June 23, 1902
Jane Toppan is found not guilty by reason of insanity for the morphine overdose murders of 31 patients
Toppan tended to the Davis family who were afflicted with a bout of bad luck: Captain and Mrs. Davis and their 2 adult daughters all died within 6 weeks of each other under mysterious circumstances. So mysterious that the husband of the last victim demanded investigation into their deaths. Toppan attempted to suppress this demand, but the Massachusetts State Police were also suspicious of the deaths and continued with autopsies. By the time it was concluded the deaths were by poisoning, Toppan had already fled from Boston.
She was apprehended in New Hampshire but not before murdering her foster sister. She confessed to all the murders and gave details to more, bringing her confirmed victim count to 31. Toppan claimed another 70, stating she wished “to have killed more people — helpless people — than any other man or woman who ever lived,” but the details she provided weren’t enough to allow authorities to confidently attribute these murders to her.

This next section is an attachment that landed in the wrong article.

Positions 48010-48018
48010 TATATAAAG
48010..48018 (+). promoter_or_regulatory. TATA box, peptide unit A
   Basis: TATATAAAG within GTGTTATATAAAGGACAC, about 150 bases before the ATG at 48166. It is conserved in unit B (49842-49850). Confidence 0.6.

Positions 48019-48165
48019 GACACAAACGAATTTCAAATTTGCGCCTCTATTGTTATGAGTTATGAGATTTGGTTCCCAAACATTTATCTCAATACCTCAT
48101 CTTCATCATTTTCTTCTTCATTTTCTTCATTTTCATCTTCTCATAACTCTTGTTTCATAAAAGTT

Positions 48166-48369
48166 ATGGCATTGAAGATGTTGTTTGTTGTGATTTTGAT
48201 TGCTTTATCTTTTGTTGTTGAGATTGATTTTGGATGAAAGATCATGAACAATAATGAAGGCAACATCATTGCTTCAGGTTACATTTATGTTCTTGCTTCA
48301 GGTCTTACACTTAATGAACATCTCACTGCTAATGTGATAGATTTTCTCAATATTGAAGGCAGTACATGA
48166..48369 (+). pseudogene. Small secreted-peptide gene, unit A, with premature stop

Toppan’s history of suicide attempts as well as her father’s insanity (he had been committed to an asylum for attempting to stitch his eyelids shut) helped ensure a verdict of not guilty by reason of insanity. She spent the rest of her life in the Taunton Insane Hospital, dying there in 1938 at the age of 84.
(Article from The St. Paul Globe. July 6, 1902)